Spinach & Tuna Noodle Casserole
Preheat oven to 375 degrees F. Coat a 9-by-13-inch pan (or similar-size 3-quart baking dish) with cooking spray.Advertisement
Bring a large pot of water to a boil and cook noodles according to package instructions. Drain and set aside. Dry the pot.
Heat butter and 1 tablespoon oil in the pot over medium heat until the butter is melted. Add onion and celery; cook, stirring occasionally, until soft, about 5 minutes. Add mushrooms and cook, stirring occasionally, until their liquid evaporates, 3 to 5 minutes. Stir in sherry, soy sauce, salt and pepper and cook until almost all the liquid has evaporated, 2 to 4 minutes more. Sprinkle flour over the vegetables, stir to coat and cook for 30 seconds.
Increase heat to high, add 1/2 cup broth and stir until starting to boil. Add the remaining 1 1/2 cups broth, milk and mustard; bring to a boil and cook, stirring often, until the sauce thickens, about 2 minutes. Add tuna, spinach and the reserved noodles; cook, gently stirring often, until heated through, about 3 minutes. Transfer to the prepared baking dish.
Combine breadcrumbs and cheese in a small bowl. Stir in the remaining 1 tablespoon oil and sprinkle over the casserole. Bake until the sauce is bubbling and the topping is golden brown, 20 to 25 minutes.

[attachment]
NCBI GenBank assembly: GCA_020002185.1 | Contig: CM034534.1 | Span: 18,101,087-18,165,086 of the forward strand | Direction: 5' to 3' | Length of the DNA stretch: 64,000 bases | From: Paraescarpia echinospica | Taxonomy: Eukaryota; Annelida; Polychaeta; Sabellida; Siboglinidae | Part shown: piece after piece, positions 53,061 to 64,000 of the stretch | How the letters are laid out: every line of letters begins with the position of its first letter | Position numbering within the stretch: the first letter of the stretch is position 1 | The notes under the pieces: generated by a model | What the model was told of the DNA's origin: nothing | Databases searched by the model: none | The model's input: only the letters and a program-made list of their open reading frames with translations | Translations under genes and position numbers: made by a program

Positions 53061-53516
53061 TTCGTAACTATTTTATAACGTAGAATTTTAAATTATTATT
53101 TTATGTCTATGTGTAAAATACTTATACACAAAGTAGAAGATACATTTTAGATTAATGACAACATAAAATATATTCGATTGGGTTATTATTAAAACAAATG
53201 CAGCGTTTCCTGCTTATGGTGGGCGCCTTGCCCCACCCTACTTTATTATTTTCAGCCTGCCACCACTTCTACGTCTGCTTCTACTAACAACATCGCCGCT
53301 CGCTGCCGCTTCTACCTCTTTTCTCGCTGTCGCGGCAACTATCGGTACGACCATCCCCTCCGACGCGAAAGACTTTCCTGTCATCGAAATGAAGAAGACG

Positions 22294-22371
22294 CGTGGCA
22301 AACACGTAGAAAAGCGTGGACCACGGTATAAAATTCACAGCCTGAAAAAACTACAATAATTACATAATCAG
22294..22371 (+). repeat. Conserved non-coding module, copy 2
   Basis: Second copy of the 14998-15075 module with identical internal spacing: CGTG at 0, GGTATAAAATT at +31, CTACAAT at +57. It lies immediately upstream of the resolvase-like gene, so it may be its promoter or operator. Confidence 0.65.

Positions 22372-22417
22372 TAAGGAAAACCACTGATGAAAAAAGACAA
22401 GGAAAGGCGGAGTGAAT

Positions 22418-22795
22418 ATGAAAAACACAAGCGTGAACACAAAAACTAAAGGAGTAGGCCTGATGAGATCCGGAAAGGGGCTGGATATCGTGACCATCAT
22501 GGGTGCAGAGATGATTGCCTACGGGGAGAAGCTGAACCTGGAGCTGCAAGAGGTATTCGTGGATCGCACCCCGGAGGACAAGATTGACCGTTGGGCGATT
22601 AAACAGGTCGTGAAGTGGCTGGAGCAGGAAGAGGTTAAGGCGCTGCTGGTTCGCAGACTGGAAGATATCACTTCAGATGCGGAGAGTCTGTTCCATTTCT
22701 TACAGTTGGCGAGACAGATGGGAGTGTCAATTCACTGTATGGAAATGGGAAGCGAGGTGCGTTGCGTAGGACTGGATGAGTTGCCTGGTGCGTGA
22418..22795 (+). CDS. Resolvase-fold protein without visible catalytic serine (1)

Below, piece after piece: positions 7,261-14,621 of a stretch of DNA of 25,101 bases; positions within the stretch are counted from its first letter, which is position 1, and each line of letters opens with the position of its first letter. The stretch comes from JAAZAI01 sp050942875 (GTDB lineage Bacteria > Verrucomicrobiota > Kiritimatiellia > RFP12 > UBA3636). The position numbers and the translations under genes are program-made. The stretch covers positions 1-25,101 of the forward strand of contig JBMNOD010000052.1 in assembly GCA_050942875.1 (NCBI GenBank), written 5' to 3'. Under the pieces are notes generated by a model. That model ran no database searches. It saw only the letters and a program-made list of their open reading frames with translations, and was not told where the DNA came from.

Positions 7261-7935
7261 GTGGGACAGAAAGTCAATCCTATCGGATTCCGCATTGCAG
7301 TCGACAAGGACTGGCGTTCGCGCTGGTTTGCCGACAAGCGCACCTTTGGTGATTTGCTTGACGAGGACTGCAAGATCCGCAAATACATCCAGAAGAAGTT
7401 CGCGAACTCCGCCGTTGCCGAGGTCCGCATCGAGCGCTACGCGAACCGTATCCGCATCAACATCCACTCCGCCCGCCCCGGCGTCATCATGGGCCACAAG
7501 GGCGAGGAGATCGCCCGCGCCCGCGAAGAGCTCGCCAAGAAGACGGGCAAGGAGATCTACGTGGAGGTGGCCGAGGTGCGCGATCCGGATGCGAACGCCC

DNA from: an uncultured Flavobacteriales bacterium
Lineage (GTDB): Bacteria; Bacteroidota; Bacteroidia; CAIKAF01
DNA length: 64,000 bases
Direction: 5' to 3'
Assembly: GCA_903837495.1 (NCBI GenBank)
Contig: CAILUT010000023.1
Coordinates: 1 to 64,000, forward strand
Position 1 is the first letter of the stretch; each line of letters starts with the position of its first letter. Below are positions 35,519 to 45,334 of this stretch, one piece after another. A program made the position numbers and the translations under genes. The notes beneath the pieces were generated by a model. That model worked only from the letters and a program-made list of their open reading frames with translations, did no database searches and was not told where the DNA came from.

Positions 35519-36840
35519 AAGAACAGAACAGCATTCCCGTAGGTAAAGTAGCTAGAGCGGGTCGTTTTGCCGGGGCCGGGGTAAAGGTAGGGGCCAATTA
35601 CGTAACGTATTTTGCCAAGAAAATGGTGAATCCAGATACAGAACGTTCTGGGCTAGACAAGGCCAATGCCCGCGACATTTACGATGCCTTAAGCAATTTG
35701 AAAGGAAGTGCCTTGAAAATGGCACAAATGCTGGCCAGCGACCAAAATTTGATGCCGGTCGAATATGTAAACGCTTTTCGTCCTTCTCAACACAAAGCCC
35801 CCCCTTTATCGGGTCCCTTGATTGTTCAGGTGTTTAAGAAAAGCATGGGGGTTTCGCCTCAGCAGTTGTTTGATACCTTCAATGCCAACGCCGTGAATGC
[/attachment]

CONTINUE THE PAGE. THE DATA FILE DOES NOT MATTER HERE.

Make Ahead Tip: Prepare through Step 4; refrigerate for up to 1 day. Let stand at room temperature for 30 minutes and finish Step 5 before baking.
For sustainable chunk light tuna, look for the blue Certified Sustainable Seafood label from the Marine Stewardship Council. The certification means the tuna was troll- or pole-and-line caught, which are sustainable for the fish and the environment. We call for chunk light tuna because it's significantly lower in mercury than albacore (“solid white” tuna)--making it a better choice for health, especially for pregnant women, nursing mothers and children. According to the FDA and EPA, these at-risk groups should still limit their consumption of lower-mercury tuna to 12 ounces a week. The Environmental Working Group (EWG) suggests limiting it even more. (For more info, see the EWG's Seafood Calculator at ewg.org.)
Don't toss your stale bread! Make your own breadcrumbs. Trim off any tough crusts and tear or cut the bread into pieces. Process in a food processor until coarse or fine crumbs form. Use right away or freeze in an airtight container for up to 6 months. Thaw before using. One slice of bread makes about 1/2 cup fresh coarse breadcrumbs.
1 1/2 starch, 1 vegetable, 1 lean meat, 1/2 high-fat meat, 1 1/2 fat